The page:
Guidance for Specific Quality of Life Factors
A Good Plan presents criteria for assessing the effect of past and anticipated growth for each quality of life factor; this information is presented in table and map format. The grading process contains a list of quality of life factors; for each, the question is whether the criteria data is present in the list or table at the recommended level of detail. If lists or tables are not present, then check the table of contents to see if there is a chapter that addresses the quality of life factor or search the plan for keywords.
A New Plan for Your Area if your current plan is about to expire or rates poorly based on the Quality of Life Growth Management system, we can assist you in carrying out the outlined steps and/or conduct a community workshop and assist you in formulating a planning strategy for your community.
Anticipated Growth refers to the growth anticipated in the plan. Usually the focus is on how population will change by a target year set a decade or more into the future to predict how the number of houses will change along with traffic volume, impervious area and water resource impacts, changes to police staffing and other public safety functions.
Planning Area is the geographical area covered by the plan. If the planning area is diverse, then data regarding quality of life factors should be provided for each distinct subarea.
Points and Letter Grades five questions are presented for each of the specific quality of life factors. A firm, unequivocal YES to a question equals one point. There are situations where a question can be partially answered yes in which case a point value of less than one is an option. For example, the fourth question for each factor is usually in two-parts: are actions recommended for resolving a negative effect, and does the plan contain text providing the factual basis for why the action is likely to achieve the degree of resolution claimed?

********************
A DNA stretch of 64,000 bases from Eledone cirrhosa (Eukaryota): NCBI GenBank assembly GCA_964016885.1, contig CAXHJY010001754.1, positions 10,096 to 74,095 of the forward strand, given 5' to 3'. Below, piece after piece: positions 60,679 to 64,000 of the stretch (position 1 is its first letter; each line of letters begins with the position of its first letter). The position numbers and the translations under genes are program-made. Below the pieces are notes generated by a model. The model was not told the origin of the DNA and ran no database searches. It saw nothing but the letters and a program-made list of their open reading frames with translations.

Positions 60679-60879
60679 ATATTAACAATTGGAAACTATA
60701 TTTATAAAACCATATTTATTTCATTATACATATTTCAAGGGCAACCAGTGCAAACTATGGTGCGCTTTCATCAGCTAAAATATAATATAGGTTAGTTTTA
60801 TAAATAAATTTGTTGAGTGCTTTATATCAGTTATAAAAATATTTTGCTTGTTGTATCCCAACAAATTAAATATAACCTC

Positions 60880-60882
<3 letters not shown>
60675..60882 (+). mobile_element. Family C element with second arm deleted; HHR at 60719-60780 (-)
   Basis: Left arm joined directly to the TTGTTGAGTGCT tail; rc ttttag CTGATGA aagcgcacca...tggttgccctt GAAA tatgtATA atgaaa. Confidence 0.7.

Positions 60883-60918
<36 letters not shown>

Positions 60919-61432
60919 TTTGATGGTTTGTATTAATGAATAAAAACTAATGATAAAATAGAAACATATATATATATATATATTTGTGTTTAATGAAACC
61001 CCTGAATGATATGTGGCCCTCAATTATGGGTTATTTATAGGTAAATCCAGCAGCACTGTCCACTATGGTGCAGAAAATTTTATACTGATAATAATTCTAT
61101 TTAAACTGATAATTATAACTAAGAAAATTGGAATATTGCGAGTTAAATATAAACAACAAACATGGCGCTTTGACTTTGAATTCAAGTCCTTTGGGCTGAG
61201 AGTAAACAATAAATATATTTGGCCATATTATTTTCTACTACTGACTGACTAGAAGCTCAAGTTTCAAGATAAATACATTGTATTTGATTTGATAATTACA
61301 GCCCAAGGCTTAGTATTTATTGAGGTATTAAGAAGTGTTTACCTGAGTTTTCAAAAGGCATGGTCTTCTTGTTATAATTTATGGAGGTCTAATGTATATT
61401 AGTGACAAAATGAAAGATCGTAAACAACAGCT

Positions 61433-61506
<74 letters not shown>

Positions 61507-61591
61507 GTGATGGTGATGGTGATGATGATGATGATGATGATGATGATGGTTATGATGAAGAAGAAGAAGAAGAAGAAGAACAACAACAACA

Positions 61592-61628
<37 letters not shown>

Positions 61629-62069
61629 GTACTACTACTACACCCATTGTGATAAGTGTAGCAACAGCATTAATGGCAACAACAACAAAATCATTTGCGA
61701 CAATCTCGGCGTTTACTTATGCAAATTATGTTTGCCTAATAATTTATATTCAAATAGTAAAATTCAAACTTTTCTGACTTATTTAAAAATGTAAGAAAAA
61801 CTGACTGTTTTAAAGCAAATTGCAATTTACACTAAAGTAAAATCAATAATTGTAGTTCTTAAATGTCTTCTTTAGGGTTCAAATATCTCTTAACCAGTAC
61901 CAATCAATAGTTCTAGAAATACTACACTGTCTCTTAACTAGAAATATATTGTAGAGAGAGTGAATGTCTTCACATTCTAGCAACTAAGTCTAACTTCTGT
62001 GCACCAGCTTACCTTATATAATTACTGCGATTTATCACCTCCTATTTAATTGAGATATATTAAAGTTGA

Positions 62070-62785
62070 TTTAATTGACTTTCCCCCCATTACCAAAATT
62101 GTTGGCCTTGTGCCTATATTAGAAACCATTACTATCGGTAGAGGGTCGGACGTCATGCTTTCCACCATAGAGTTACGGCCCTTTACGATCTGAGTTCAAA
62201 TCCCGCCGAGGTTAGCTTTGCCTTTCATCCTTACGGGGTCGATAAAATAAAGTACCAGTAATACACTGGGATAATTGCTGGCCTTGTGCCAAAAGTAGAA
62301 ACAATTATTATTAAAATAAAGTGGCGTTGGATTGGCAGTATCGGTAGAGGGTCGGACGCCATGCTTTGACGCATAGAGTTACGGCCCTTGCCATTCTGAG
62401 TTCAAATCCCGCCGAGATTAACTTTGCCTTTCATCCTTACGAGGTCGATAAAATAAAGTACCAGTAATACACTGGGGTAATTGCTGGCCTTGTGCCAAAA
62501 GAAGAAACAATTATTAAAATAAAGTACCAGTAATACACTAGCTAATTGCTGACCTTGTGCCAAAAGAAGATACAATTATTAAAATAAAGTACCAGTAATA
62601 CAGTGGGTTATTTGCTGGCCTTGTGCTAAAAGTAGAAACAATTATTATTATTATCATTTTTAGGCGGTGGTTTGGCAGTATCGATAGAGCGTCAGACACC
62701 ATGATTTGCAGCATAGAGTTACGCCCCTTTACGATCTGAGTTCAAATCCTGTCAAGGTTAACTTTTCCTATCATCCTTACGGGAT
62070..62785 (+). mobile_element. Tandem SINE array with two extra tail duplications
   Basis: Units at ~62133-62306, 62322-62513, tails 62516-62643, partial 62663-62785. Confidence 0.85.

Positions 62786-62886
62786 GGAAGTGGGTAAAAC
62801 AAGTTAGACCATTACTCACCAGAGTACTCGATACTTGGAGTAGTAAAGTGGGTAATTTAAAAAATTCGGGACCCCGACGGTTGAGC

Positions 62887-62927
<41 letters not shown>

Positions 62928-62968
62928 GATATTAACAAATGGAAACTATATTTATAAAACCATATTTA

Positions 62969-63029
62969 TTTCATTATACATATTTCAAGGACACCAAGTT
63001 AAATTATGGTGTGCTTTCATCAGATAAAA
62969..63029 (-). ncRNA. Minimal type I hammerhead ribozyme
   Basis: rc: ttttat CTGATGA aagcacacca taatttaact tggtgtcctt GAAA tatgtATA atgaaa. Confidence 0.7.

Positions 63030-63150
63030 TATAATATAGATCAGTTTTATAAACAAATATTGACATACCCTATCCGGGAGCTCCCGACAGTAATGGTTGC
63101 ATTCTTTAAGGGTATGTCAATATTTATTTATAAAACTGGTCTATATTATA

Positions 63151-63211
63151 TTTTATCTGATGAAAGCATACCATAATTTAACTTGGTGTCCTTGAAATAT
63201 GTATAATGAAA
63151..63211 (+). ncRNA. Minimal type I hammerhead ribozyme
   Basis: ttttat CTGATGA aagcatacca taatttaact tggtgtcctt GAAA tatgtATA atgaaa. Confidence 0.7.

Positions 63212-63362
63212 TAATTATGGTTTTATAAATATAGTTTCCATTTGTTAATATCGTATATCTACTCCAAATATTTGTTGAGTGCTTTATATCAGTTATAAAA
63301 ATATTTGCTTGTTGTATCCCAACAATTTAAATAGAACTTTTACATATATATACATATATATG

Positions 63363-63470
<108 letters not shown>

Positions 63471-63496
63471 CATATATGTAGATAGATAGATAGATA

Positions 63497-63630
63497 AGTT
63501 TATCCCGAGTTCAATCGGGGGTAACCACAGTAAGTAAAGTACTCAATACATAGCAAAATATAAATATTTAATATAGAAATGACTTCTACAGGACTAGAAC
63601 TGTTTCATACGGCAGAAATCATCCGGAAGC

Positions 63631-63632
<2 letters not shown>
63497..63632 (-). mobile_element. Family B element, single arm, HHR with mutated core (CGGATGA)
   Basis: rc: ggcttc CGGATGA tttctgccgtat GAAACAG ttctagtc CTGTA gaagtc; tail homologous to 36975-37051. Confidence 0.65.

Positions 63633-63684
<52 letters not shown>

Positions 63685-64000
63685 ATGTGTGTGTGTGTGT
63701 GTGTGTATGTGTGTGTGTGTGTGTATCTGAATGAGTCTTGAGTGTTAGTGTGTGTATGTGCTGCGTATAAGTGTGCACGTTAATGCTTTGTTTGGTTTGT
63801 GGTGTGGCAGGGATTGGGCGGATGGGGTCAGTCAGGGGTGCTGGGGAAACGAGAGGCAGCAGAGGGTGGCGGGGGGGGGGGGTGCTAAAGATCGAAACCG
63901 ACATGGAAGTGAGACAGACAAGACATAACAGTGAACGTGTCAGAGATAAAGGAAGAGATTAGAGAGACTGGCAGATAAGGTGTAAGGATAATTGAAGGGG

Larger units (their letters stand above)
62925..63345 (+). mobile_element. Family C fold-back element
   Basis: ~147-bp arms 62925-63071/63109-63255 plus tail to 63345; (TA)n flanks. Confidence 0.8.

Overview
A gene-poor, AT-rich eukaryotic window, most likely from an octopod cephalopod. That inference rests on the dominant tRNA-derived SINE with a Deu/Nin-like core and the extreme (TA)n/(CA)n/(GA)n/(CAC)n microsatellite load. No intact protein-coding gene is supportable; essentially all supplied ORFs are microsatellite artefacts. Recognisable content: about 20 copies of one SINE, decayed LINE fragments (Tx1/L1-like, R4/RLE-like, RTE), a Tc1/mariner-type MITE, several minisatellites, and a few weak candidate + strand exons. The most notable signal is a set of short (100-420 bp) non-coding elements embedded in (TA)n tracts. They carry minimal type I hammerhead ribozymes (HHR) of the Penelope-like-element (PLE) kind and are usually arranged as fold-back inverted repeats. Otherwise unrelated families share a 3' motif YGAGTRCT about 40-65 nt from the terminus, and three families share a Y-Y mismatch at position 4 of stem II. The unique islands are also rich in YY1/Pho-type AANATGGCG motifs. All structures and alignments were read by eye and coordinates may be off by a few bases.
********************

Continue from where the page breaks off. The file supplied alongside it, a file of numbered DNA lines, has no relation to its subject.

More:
A half-point would be justified for a Yes to either of this two-part question. A Yes to all five questions yields a total score of 5 points and a letter grade of A. Lesser totals equal letter grades of: 4 = B; 3 = C; 2 = D; 1 = E; 0 = F. If you assess more than one specific quality of life factor then the average score can be equated to a letter grade using this same scale. For example, an average of 3.4 would be rounded to 3 for a C or you can call it a C+. A 3.6 average could be rounded up to a 4 or B. You could also call it a B-.
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